Flexible Nasendoscopy

This is an essential skill for any ENT surgeon. It's taught on many introductory courses and senior colleagues are usually happy to demonstrate and supervise.  Nasendoscopy is a diagnostic procedure.  It is the fundamental examination technique for the upper aerodigestive tract, for everything from nasal foreign body to malignancy. ENT surgeons rely heavily on this quick, inexpensive and relatively simple procedure.

This page is for reference, not instruction: you should be shown how to do this before attempting it on your own. 

Here are some good YouTube videos:



  • Flexible fibreoptic nasendoscope
  • Light source (can be portable)
  • Fibreoptic light lead (if required)
  • (Disposable sterile endoscopic sheath - if used in your department)
  • Personal protective equipment including non-sterile gloves; consider eye/mouth protection
  • Topical decongestant/anaesthetic spray (co-phenelcaine is widely used; lidocaine can sting in the nose)
  • Lubrication gel
  • Alcohol wipe
  • Tissues
  • Kidney dish

Take care not to drop or knock the nasendoscope, light lead or light source: these are sensitive pieces of equipment. Use a trolley if you are transporting the equipment elsewhere. 



This procedure can be broken down into four stages.


Stage 1: Preparation

  • Clean the nasendoscope yourself or obtain a clean one, according to local policy
  • Apply the endoscopic sheath if using
  • Check the light source and lead
  • Talk to the patient -
    • Explain the procedure. 
    • Risks: it is uncomfortable, like having their nose picked a bit too far back; it makes their eyes water and may make them sneeze; if used, the local anaesthetic spray tastes bitter; they cannot have food or drink until one hour later; rarely they may react to the topical spray
    • Benefits: it gives a lot of important information quickly  
    • Obtain verbal consent
  • Position the patient -
    • Sit upright with head support and give them some tissues
  • Where indicated, use topical local anaesthetic spray

Many patients tolerate the scope without any spray. You can use the nasendoscope to look from the very front and note any oedema and mucus. Then you can use co-phenylcaine or xylometazoline (Otrivine) and allow a few minutes for it to work. The spray may help reduce nasal oedema.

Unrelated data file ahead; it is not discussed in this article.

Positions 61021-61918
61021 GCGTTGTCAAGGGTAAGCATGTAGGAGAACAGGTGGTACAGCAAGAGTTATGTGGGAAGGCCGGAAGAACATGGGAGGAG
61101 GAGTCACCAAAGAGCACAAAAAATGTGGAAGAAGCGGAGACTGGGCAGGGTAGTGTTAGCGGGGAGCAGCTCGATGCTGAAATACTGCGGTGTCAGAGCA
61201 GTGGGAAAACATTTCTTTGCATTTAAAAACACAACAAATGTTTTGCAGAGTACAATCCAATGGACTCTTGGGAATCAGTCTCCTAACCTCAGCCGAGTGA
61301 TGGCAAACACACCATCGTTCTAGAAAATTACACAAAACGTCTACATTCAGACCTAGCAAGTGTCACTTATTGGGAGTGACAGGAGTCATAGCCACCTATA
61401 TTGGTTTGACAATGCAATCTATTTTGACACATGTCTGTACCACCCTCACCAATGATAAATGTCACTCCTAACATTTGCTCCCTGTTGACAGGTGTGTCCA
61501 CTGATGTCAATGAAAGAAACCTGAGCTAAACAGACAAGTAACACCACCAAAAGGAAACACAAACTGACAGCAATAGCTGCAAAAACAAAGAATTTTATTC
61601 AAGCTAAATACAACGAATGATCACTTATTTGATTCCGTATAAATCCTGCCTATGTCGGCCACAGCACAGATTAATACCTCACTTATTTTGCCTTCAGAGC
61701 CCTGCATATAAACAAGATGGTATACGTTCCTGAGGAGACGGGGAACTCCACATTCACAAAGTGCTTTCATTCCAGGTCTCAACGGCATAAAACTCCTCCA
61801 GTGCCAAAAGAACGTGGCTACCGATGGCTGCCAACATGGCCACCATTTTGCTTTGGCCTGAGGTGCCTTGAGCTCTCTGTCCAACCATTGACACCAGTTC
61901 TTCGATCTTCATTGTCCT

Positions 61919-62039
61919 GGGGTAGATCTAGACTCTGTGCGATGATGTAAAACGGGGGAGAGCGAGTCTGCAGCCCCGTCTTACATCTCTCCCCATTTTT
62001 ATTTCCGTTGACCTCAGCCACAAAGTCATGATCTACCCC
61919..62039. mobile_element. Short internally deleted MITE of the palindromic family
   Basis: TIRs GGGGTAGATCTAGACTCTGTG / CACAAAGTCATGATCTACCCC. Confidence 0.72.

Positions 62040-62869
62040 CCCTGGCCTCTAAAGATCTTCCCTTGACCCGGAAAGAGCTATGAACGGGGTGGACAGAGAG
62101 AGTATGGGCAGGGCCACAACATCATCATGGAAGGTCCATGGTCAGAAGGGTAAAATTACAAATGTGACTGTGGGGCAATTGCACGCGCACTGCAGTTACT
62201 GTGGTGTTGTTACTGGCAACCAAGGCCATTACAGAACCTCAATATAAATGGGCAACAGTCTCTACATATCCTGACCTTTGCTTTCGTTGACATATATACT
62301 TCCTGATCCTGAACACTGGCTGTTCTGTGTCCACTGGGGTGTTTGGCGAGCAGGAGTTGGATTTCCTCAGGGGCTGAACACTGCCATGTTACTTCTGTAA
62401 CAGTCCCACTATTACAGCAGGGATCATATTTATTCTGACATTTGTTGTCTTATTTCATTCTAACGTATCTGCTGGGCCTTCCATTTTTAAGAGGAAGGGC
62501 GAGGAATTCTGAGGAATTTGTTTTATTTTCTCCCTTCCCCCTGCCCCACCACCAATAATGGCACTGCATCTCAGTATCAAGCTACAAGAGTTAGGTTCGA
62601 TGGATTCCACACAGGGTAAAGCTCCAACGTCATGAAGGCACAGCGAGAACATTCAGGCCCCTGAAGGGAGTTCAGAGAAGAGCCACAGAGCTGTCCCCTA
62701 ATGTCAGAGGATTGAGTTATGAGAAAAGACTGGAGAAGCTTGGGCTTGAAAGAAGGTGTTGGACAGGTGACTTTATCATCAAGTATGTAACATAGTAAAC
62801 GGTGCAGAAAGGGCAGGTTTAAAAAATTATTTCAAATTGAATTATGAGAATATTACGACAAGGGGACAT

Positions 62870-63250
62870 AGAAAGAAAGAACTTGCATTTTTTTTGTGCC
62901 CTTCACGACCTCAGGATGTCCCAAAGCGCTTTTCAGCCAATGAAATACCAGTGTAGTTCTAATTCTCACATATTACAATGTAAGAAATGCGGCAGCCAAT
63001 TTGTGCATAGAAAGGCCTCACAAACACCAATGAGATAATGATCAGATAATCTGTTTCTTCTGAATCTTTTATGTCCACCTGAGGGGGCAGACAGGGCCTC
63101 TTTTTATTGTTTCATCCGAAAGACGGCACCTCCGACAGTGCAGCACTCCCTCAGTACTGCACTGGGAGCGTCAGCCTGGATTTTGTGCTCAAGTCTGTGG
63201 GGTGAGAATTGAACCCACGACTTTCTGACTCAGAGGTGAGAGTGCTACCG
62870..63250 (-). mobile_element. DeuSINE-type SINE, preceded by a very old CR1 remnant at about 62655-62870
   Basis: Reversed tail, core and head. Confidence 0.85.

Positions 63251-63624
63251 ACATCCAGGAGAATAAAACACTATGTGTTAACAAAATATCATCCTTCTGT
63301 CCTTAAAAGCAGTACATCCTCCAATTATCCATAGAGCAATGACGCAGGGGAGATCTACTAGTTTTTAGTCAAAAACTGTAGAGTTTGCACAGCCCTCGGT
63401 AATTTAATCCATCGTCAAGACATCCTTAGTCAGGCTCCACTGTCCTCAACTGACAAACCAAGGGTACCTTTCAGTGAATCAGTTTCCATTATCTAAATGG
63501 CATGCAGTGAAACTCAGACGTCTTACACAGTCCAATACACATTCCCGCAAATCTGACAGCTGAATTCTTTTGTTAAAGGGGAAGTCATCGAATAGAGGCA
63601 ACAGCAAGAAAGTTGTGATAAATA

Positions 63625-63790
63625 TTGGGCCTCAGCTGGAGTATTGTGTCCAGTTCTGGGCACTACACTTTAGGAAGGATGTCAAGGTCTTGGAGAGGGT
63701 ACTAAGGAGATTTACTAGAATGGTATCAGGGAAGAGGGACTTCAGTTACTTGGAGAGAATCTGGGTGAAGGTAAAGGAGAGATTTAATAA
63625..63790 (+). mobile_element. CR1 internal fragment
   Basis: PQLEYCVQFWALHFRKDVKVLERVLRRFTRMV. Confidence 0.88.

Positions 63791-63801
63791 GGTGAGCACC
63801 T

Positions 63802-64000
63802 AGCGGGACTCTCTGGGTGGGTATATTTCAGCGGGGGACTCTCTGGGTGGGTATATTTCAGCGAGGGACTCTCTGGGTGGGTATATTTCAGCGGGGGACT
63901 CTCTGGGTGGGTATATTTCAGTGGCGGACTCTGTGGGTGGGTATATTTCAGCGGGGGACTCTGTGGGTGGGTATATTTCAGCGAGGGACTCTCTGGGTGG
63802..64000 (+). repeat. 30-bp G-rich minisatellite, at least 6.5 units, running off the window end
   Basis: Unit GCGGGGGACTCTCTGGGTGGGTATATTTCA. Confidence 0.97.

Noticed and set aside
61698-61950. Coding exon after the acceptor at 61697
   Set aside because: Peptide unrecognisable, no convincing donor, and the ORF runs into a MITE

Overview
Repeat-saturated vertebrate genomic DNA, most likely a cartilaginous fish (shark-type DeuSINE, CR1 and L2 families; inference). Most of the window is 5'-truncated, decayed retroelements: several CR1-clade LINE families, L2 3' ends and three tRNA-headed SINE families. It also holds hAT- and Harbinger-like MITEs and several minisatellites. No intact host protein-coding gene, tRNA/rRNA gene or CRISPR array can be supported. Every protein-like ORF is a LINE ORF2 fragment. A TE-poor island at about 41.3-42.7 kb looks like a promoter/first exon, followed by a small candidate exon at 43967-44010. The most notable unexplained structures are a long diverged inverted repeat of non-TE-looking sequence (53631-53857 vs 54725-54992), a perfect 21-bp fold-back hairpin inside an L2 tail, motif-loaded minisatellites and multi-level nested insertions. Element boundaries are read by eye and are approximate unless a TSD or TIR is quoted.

Stage 2: Passing the nasendoscope

  • If you haven't already looked, get the patient to sniff and tell you which nasal passage they think is more patent. 
  • For nasal conditions you will need to visualise both nasal passages. If you are more interested in the throat you can use only one side.
  • Lubricate the scope without getting any on the tip.
  • Touch the tip of the scope on the patient's tongue or use the alcohol wipe to reduce fogging.
  • Aim the scope so that the very centre of your view is the next air space into which you want to move.  Try to avoid touching mucosa.  In the nose, if you have to touch the sides, err on the side of the lateral nasal wall, as this is less sensitive.
  • When moving from nasopharynx to oropharynx, ask the patient to breathe through their nose - this opens up the soft palate.


Stage 3: Examination

  • Examine the nasal cavity, pharynx and larynx methodically (see the video links)
  • Perform manoeuvres to improve visibility:
    • Protruding the tongue allows examinination of the tongue base/valleculae
    • Blowing the cheeks out gives a clearer view of the pyriform fossae
    • Saying 'Eeeee' and turning the head left and right also help to visualise the pyriform fossae
    • Check vocal cord movements: 'Eeeee' or counting numbers should adduct both cords against each other in the midline; breathing in should abduct the cords equally 


Stage 4: Communication

  • Describe and record your findings.

A drawing is a powerful and simple way of recording and communicating your findings. Some departments require a separate log of the procedure. If there is a cleaning/traceability sticker from the nasendoscope, stick it in the notes.


Post procedure instructions

  • Tell patient to refrain from eating or drinking until the anaesthetic wears off (about an hour).
  • If they feel faint, keep them seated.
  • At the end of the procedure, follow departmental endoscope sterilisation procedures.
  • Clean up after yourself.



ENT surgeons are assessed on the following 10 points:

1.         Describes indications, anatomy, procedure and complications

2.         Obtains consent, after explaining procedure & possible comps.           

3.         Prepares for procedure according to an agreed protocol           

4.         Administers effective analgesia or safe sedation (if no anaesthetist)        

5.         Demonstrates good asepsis and safe use of instruments & sharps         

6.         Performs the technical aspects in line with the guidance notes

7.         Deals with any unexpected event or seeks help when appropriate         

8.         Completes required documentation (written or dictated)         

9.         Communicates clearly with patient & staff throughout the procedure    

10.        Demonstrates professional behaviour throughout the procedure




Page last reviewed: 23 September 2017